Rod Stewart’s Formative Album Years

January 10, 2017

Before and during his climb to worldwide adulation and 100 million worldwide album sales, Rod Stewartborn on 10 January, 1945, made a series of formative records that are well worth reinvestigating. The original five LPs he released for Mercury between 1969 and 1974 contain some of the best work of his entire catalogue.

An Old Raincoat Won't Ever Let You Down

Stewart was already a seasoned recording artist of some five years by the time he released An Old Raincoat Won’t Ever Let You Down in the US in late 1969, and early 1970 in the UK. At the time, he was in the unusual situation of trying to launch solo and band careers at the same time, since he was also now confirmed as the singer in the Faces, the retooled version of the Small Faces.

Raincoat missed the UK charts altogether, as did its only single, Stewart’s version of the Rolling Stones’ rocker from 1968, ‘Street Fighting Man.’ Indeed, the album failed to chart anywhere significant, except for a No. 139 ranking in the US and No. 31 in Australia.

The song that’s become by far the most well-known on that debut album, Rod’s interpretation of Manfred Mann frontman Mike D’Abo’s composition ‘Handbags and Gladrags,’ was not only not a hit, but not even a single. D’Abo played the distinctive piano on that track himself, on an album also featuring readings of traditional songs like ‘Man Of Constant Sorrow’ and ‘Dirty Old Town.’

rod-stewart-gasoline-alley

Gasoline Alley, released in 1970, again featured many of Rod’s mates in the line-up, including all of his fellow Faces. This one included an early Elton John cover, of ‘Country Comfort,’ as well as displaying Stewart’s love of soul music, and Bobby Womack in particular, on a rendition of ‘It’s All Over Now.’

EveryPictureTellsaStory

1971’s Every Picture Tells A Story was, of course, the breakthrough, thanks in large part to the chart-topping ‘Maggie May,’ which helped the album hit No. 1 in the UK, US and Australia. Stewart, co-writer of ‘Maggie’ with Pete Quittenton, also contributed two more co-writes, of the elegant ‘Mandolin Wind’ and the title song, with Ronnie Wood.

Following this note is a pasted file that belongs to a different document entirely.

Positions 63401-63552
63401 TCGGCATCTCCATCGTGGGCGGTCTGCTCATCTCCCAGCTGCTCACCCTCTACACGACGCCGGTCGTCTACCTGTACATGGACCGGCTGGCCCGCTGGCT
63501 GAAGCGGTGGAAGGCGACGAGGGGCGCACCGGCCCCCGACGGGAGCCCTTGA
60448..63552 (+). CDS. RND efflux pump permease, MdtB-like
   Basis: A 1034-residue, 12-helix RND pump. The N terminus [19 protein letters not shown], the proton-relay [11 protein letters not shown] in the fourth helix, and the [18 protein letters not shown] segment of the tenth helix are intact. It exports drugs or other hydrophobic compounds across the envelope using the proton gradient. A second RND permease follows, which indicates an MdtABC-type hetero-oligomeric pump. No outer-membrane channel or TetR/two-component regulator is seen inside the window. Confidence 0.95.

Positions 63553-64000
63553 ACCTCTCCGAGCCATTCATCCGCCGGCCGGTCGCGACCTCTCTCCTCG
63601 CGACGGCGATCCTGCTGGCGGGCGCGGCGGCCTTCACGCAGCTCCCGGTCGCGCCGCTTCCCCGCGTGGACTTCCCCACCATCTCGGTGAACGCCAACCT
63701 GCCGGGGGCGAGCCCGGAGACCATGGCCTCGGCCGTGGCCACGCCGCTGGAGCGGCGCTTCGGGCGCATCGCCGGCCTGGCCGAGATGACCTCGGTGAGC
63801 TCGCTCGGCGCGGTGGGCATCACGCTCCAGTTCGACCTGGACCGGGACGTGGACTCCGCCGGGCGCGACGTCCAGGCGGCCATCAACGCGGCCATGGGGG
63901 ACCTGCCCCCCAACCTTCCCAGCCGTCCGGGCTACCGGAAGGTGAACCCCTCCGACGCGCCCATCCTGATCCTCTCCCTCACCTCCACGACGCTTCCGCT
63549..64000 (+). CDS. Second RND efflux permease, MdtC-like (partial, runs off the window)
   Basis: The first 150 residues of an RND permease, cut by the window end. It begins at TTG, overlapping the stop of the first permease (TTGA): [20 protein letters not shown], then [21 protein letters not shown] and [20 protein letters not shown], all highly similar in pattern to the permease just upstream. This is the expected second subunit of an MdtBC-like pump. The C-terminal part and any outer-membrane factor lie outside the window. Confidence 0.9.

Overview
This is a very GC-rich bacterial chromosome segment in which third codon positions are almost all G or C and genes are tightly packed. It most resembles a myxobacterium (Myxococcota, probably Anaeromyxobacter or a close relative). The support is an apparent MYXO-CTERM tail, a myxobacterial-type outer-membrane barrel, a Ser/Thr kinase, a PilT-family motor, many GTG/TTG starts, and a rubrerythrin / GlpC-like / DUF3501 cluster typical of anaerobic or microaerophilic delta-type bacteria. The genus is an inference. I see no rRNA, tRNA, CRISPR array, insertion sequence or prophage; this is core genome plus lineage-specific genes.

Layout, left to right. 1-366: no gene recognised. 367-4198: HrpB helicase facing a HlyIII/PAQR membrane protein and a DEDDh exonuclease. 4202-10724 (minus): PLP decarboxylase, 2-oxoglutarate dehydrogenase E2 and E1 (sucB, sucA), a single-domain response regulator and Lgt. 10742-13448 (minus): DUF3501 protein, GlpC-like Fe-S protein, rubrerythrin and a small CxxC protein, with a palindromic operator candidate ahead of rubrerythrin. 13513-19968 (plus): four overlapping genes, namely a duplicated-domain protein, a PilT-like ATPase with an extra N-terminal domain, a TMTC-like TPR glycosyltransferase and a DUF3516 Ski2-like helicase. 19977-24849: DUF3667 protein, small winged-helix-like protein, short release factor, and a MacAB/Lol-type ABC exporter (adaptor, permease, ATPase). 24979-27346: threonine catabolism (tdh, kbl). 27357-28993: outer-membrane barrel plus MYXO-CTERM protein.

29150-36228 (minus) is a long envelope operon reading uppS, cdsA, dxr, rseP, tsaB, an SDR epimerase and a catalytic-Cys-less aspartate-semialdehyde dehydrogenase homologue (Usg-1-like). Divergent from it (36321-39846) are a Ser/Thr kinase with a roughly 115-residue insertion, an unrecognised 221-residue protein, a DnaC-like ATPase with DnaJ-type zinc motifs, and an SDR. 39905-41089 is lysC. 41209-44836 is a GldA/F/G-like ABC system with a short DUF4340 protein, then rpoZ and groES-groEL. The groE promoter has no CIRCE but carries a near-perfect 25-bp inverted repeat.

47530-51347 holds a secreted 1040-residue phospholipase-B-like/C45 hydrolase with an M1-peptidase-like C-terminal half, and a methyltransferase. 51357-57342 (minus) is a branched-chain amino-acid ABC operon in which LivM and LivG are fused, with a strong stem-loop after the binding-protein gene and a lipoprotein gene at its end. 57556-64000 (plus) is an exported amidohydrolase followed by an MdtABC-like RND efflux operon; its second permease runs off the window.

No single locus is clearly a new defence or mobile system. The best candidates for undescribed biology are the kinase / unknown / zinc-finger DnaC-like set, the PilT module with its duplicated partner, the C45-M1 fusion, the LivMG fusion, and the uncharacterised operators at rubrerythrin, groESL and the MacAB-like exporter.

Never A Dull Moment

Never A Dull Moment, a year later, was also blessed with a No. 1 single, the splendid ‘You Wear It Well.’ Rod covered another of his heroes, Sam Cooke, with a rocking ‘Twisting The Night Away,’ created a more gentle mood on versions of Jimi Hendrix’s ‘Angel’ and the Billy Foster/Ellington Jordon song most closely associated with Etta James, ‘I’d Rather Go Blind.’

rod_stewart_smiler

That album was another big international success and again topped the UK chart, as did Stewart’s final Mercury album Smiler, in 1974. This was a million-seller worldwide, even if the critical tide was turning against Rod and he was also coming towards the end of his days with the Faces.

But he still contributed three co-writes to ‘Smiler,’ and delivered versions of songs by friends and heroes, recording Elton’s ‘Let Me Be Your Car,’ Chuck Berry’s ‘Sweet Little Rock ‘n’ Roller’ and a Cooke medley of ‘Bring It On Home To Me’ and ‘You Send Me.’ There was also a hint of the Great American Songbook series of many years later, as he interpreted Lerner and Loewe’s ‘I’ve Grown Accustomed To Her Face.’

After that album came Rod’s move to to Warner Brothers and truly global stardom, but the Mercury years provided him with some of his best material, and some of the best fun he ever had.

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